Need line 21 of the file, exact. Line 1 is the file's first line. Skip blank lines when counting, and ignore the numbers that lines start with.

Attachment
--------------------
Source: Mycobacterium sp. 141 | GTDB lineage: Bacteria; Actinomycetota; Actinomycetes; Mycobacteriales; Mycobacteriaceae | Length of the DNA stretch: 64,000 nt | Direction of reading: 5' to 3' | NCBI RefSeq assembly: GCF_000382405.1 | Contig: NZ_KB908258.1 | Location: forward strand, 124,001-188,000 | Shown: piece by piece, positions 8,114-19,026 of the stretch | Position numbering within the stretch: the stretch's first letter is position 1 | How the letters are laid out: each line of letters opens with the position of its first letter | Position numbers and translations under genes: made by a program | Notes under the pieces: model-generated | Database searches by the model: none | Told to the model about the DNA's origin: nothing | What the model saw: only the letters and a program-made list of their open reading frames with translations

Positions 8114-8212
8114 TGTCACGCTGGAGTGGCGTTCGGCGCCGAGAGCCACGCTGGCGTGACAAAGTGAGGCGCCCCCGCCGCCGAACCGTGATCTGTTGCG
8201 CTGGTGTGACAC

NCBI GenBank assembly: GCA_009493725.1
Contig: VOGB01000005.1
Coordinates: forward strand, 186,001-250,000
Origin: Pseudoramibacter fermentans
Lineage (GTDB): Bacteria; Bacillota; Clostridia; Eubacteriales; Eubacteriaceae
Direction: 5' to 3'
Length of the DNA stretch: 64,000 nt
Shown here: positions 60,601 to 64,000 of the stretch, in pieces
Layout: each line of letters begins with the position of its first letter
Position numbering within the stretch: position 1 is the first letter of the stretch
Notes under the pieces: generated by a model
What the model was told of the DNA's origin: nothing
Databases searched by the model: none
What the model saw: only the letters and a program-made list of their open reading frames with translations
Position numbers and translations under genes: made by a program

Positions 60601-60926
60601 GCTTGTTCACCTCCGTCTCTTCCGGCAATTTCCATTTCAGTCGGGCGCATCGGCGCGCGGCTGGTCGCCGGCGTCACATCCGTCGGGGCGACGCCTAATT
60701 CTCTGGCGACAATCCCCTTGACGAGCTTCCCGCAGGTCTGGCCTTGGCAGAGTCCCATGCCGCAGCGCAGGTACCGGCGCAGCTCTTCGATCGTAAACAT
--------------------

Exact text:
60601 GCTTGTTCACCTCCGTCTCTTCCGGCAATTTCCATTTCAGTCGGGCGCATCGGCGCGCGGCTGGTCGCCGGCGTCACATCCGTCGGGGCGACGCCTAATT